Pay debts down
Start with the highest interest debt.
Paying off high-interest debt canincrease your net worth faster thansaving money.
“People will fight tooth and nail fora quarter per cent on a mortgage, butthey’ll pay 20 per cent on a credit card.
If you don’t pay the balance off monthly,you lose any discount on your saleitems,” says Tony McGoran, presidentof www.mydebtsolutions.com, a licensedonline credit counselling and debtmanagement agency in Alberta andBritish Columbia.
6. Learn the lingo
Know the meaning and value ofRegistered Retirement Savings Plans,Tax Free Savings Accounts, GuaranteedInvestment Certificates, High InterestSavings Accounts and RegisteredEducation Savings Plans. ThroughoutAlberta, public agencies, libraries,not-for-profit organizations, banksand continuing education programsoffer financial planning education.
Alberta Learning Information Serviceresources can be downloaded at no cost.
Edmonton’s Financial Literacy Societypartners with many organizations toteach financial literacy. In SouthernAlberta, Lethbridge’s WomanspaceResource Centre offers a financial literacycourse for woman with low incomes.
7. Get help for
“Our clients have become aware thatthey are going backward, or that theyare at a point where they’re going tolose grip,” McGoran says. He advisesAlbertans to contact a debt counselloras soon as they experience symptoms ofproblem debt. Those symptoms includelosing sleep, struggling to pay expenses,feeling anxious about finances andmaking only minimum credit cardpayments.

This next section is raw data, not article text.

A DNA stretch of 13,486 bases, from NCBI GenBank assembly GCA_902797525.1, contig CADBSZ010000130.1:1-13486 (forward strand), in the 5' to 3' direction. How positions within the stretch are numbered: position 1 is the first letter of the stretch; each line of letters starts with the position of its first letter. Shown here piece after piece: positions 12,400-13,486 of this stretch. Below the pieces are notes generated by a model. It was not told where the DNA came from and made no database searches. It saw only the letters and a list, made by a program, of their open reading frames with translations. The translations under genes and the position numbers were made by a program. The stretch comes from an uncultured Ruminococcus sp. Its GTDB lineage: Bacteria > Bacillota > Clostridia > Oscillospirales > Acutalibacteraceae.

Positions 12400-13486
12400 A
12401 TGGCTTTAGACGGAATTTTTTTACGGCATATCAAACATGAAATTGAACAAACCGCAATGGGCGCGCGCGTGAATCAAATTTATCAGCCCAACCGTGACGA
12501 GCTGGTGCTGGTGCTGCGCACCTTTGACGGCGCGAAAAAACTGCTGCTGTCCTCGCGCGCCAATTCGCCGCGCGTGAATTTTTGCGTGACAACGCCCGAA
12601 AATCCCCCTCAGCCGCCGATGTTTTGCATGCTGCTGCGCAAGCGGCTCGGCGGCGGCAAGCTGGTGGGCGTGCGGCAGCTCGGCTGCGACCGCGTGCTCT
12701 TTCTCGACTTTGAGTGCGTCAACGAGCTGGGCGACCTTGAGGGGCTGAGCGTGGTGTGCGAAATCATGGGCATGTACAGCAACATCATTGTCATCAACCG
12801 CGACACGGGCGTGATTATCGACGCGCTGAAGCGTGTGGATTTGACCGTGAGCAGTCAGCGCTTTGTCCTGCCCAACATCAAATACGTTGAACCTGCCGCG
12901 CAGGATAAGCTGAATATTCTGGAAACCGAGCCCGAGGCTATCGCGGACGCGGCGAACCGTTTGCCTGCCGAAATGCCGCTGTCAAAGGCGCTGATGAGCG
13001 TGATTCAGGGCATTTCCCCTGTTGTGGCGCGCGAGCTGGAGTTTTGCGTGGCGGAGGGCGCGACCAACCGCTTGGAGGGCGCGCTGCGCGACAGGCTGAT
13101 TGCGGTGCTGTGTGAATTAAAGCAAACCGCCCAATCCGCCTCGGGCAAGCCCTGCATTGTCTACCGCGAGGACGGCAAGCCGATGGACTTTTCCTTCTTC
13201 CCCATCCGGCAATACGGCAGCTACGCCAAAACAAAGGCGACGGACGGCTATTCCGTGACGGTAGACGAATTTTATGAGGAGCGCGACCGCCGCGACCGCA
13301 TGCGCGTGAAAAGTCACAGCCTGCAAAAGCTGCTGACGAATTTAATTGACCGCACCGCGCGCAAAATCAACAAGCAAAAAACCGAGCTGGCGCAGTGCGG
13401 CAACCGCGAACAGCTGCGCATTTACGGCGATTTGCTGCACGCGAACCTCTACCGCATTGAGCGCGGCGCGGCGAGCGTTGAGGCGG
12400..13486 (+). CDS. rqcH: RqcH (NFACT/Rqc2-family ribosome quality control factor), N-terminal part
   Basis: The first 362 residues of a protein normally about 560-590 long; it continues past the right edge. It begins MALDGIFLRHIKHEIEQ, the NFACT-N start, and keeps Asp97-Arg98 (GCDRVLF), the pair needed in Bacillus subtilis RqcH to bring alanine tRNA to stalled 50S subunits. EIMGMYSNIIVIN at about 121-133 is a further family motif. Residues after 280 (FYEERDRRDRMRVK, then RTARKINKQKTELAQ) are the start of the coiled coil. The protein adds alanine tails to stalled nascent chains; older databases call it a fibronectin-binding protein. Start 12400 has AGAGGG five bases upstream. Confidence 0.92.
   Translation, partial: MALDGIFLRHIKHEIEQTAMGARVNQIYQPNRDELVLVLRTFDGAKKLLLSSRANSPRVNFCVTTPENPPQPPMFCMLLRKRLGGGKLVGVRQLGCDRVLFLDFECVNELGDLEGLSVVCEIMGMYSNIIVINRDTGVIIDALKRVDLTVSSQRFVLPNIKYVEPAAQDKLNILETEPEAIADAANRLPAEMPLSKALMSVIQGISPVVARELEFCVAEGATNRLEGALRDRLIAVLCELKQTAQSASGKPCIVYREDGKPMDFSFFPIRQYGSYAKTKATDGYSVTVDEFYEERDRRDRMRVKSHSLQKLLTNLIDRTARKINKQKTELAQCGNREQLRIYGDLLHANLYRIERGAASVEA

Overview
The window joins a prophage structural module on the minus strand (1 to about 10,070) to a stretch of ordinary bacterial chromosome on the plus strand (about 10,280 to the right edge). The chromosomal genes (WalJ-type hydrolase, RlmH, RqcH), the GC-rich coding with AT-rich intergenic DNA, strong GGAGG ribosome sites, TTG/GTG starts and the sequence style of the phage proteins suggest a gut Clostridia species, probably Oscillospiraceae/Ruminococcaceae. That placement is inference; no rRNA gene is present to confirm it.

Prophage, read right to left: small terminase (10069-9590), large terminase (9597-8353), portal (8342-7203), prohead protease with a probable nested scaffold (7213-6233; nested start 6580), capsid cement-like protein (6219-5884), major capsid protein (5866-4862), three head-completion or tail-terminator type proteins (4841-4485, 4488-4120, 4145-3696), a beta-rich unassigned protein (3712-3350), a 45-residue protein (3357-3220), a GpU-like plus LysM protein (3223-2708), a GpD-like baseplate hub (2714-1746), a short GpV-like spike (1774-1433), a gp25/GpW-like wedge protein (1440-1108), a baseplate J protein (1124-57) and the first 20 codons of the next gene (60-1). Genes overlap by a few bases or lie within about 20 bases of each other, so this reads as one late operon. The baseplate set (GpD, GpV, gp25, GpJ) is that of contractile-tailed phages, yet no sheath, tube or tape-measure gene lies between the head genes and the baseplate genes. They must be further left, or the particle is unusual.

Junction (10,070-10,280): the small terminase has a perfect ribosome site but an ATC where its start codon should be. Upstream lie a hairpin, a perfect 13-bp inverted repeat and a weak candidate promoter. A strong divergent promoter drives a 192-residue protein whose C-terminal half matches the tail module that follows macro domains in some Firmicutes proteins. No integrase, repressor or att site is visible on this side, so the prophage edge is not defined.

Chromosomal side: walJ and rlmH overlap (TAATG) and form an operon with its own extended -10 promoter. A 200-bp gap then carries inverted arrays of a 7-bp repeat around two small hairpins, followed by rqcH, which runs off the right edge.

8. Find a qualified
Work with a banker, debt counsellor orfinancial advisor to reach your priorityof financial fitness. Whomever you workwith needs to understand you and listento and answer your questions. Ask anyprospective advisor what qualificationsthey have and if they need to sell you aproduct or service to be paid. If you usea debt consolidation service, make sureit is licensed and bonded in Alberta.
9. Contribute to the
best tax-saving tool
Your bank or financial advisor can helpyou choose the right tax savings toolsfor you. Registered Retirement SavingsPlans often work best for higher incomeearners who expect an income drop inretirement, but your situation dependson whether your employer matches yourcontributions, your family circumstance,and your retirement plans. Tax FreeSavings Accounts allow you to set asidemoney for many purposes,including retirement,home purchases andeducation.
Even if you are among the 58 per cent ofCanadians who plan to work into theirsenior years, it’s a good idea to plan forleaving the workforce. Today’s seniorscan expect to live to 82 to 85 years old,although illness and accidents can takeyou away from work for varying lengthsof time. In addition to lost income,illness and disability often bringexpenses for prescriptions, care andsupport services, and special equipment.
Investments, Registered RetirementSavings Plans, and disability, criticalillness and long-term care insurancehelp pay bills when you don’t earna wage.
As you work toward your goals,remember that staying financiallyhealthy is a lifelong goal. Be patientand persistent. Master one challenge ata time. Practise healthy financial habits,such as saving money and paying debt.
And don’t forget regular checkups!